Construction costs have spiked more than 20% in the past 12 months for Twin Cities Habitat for Humanity due to COVID-driven shortages, forcing the organization to scale back its projects.

The St. Paul-based nonprofit, one of the largest Habitat affiliates in the nation, built and rehabbed 18 fewer homes than usual in the past 12 months and already has nixed five homes slated to be built or renovated through next spring.

"We're hopeful as things loosen up, and maybe if the market slows down a little bit, that prices will start to come back in line," said Chad Bouley, the nonprofit's chief real estate officer. "In the meantime, it's all a challenge ... it's hard to plan around volatility."

The rising costs and supply chain issues that have affected the housing market are challenging nonprofits, too. At Habitat, companies stopped donating items such as refrigerators because of supply shortages. Showers have been on back-order since March.

Most significantly, lumber costs have doubled from 2020 to 2021. Even as lumber prices start to fall, Twin Cities Habitat expects to spend $1.5 million this year on lumber, trusses and sheathing — up 200% over typical years.

The nonprofit, which works with mostly low-income Minnesotans on affordable home projects from the cities to the suburbs, built and rehabbed 42 houses in the past 12 months. The typical number for a single fiscal year is about 60.

Across the country, prices are soaring for everything from used cars to gasoline and milk. But unlike big corporations, nonprofits often don't have much of a financial cushion when costs suddenly spike.

Two years before the pandemic, nearly half the nonprofits surveyed by the Minnesota Council of Nonprofits said they had three months or less of cash on hand.

COVID changed everything

Then COVID hit — elevating costs, shuttering programs and slashing revenue — leaving nonprofits struggling. Nearly 200 notified the state Attorney General's Office of their intent to dissolve between March 2020 and March 2021, a 13% increase from 2019.

Like many of Minnesota's 9,000-plus nonprofits, Habitat saw a surge during the pandemic in cash donations, which were up 14%. But that hasn't kept pace with the rising costs in its $30 million annual budget.

And while cash donations are up, the number of donated materials that Habitat relies on for 10 to 13% of home construction has dropped.

Getting creative

Rebuilding Together Twin Cities, a Minneapolis nonprofit that helps needy residents with home projects such as accessible ramps and roof repairs, has seen costs shoot up by 25 to 75% while scrambling to find screws and metal hangers in short supply. The grants the nonprofit received to fund projects were written before the COVID outbreak and didn't account for additional expenses.

Rebuilding Together is relying on extra fundraising from donors and grants to cover the difference while scaling back projects, cutting costs and looking for more donated supplies.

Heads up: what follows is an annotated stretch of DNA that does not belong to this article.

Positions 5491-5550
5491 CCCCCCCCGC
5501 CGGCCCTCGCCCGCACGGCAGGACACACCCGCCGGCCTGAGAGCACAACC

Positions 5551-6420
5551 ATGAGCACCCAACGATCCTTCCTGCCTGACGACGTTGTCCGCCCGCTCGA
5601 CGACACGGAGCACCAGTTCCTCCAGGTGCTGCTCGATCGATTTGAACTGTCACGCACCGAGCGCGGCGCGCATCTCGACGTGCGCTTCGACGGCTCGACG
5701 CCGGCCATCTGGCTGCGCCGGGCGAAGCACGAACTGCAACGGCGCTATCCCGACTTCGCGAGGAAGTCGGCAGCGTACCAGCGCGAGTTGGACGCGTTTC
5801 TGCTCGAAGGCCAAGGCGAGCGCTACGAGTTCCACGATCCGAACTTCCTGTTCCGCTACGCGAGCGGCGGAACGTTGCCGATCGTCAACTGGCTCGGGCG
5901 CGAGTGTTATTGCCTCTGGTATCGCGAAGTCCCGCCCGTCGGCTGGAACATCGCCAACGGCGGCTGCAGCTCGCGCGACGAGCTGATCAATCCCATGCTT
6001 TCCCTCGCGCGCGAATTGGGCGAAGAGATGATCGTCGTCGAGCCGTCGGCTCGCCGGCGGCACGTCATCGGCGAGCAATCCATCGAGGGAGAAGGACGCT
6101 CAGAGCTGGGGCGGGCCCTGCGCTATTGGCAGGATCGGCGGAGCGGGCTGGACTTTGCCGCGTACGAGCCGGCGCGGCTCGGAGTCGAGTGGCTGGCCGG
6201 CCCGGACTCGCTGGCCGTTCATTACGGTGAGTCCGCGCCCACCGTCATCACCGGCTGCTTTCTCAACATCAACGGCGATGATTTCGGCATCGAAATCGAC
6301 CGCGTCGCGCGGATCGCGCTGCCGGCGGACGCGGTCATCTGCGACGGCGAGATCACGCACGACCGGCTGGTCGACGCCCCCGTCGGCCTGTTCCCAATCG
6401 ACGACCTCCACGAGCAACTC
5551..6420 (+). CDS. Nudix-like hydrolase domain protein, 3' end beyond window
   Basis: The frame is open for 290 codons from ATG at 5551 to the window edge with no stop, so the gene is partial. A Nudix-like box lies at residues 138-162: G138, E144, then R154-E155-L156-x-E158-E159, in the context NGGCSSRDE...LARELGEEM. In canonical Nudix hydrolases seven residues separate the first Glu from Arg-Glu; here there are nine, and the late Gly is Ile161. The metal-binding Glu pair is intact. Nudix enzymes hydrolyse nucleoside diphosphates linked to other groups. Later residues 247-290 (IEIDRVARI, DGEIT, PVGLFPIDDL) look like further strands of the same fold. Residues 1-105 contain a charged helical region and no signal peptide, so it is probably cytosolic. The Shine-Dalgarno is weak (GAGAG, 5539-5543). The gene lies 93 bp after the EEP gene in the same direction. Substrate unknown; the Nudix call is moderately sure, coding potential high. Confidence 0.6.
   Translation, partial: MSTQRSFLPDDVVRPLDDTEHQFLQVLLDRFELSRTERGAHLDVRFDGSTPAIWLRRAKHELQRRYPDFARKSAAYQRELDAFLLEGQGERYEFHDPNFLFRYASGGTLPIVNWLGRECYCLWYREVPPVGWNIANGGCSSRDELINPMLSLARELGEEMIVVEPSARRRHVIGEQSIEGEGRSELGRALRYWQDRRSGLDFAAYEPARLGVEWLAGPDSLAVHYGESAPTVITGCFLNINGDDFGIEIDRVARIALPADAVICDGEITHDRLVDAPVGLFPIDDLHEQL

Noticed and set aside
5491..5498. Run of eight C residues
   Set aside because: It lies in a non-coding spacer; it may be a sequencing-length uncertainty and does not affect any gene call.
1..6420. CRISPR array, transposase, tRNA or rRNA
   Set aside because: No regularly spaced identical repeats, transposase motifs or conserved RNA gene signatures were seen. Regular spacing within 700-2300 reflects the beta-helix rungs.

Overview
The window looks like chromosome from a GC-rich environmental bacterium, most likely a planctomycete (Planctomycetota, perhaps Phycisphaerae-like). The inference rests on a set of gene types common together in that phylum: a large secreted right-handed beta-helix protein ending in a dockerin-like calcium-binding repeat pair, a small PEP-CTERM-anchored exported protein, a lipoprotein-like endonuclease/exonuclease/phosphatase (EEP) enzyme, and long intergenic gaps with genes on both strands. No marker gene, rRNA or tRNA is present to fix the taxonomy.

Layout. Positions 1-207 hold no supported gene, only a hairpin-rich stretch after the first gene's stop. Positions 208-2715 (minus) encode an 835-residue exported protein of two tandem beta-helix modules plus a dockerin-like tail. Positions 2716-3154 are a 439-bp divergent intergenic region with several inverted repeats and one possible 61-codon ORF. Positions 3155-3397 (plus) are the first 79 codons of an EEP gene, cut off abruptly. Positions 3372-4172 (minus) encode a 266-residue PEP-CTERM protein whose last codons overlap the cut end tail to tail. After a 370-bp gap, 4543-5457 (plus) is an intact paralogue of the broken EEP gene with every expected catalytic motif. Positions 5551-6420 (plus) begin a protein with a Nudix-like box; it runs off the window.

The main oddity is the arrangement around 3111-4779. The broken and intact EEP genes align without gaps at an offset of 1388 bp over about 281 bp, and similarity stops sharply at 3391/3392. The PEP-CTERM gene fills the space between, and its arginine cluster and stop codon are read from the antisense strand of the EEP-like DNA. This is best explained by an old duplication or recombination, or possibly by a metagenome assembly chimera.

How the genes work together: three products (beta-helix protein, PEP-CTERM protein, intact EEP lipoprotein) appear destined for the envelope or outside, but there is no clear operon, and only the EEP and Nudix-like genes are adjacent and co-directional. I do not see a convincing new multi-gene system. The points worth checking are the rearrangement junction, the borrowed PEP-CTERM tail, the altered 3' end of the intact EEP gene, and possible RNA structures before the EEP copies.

"You have to be a little creative how you get a project paid for," said Tony Sjogren, program director at Rebuilding Together.

Twin Cities Habitat also has grappled with the volunteer shortages that other nonprofits have experienced. After the first coronavirus case was reported in the state in March 2020, Habitat halted volunteer shifts and focused on rehab projects to be completed by its 150 employees. The organization usually needs 10,000 volunteers a year to build or renovate homes and staff donation centers.

"You shut down the entire volunteer department, you really shut down the backbone of all of the operation of homebuilding," Bouley said.

Last summer, the organization brought back some skilled volunteers and small groups of others. That lasted until the fall, when virus cases surged again. Most volunteer shifts closed again until finally reopening fully last month.

"Having volunteers back on site makes a world of difference," said Cathy Lawrence, Habitat's chief development officer. "It's going to get better."

Looking to a better future

Along with others shopping for homes, first-time and low-income home buyers are struggling to compete in the frenzied housing market. Habitat, which is both a developer and a lender with a mortgage program, helped 35 people buy homes in the past 12 months. That's down from the typical annual number of 50 to 60 buyers.

Kyndra Plowman is one of the recent success stories. She always dreamed of buying her first house by the time she was 25, but that seemed far-fetched in a cutthroat market where houses have been selling over asking price.

"I didn't realize how crazy it was," said Plowman, who grew up in St. Paul. "You can't compete with what is out there."

Then she heard about Habitat. After a year of classes and working with a financial coach, she's preparing to move into her new four-bedroom house in north Minneapolis. She's paying closing costs with no down payment, and will have an affordable mortgage costing her less per month than what she spent renting a townhouse with roommates.

"I never thought I could buy a house until I found out about Habitat," she said. "I'm excited to get in."

There are signs that a recovery may be underway. A survey conducted in March by the Minnesota Council of Nonprofits found that 30% of more than 300 nonprofits predicted they had less than six months before they would experience financial distress. That was lower than the 44% reported last July and 61% in May 2020.

"We hope we're seeing the light at the end of the tunnel," Lawrence said. "We're hoping that ... those big costs for us were just temporary and that they will stabilize."

Kelly Smith • 612-673-4141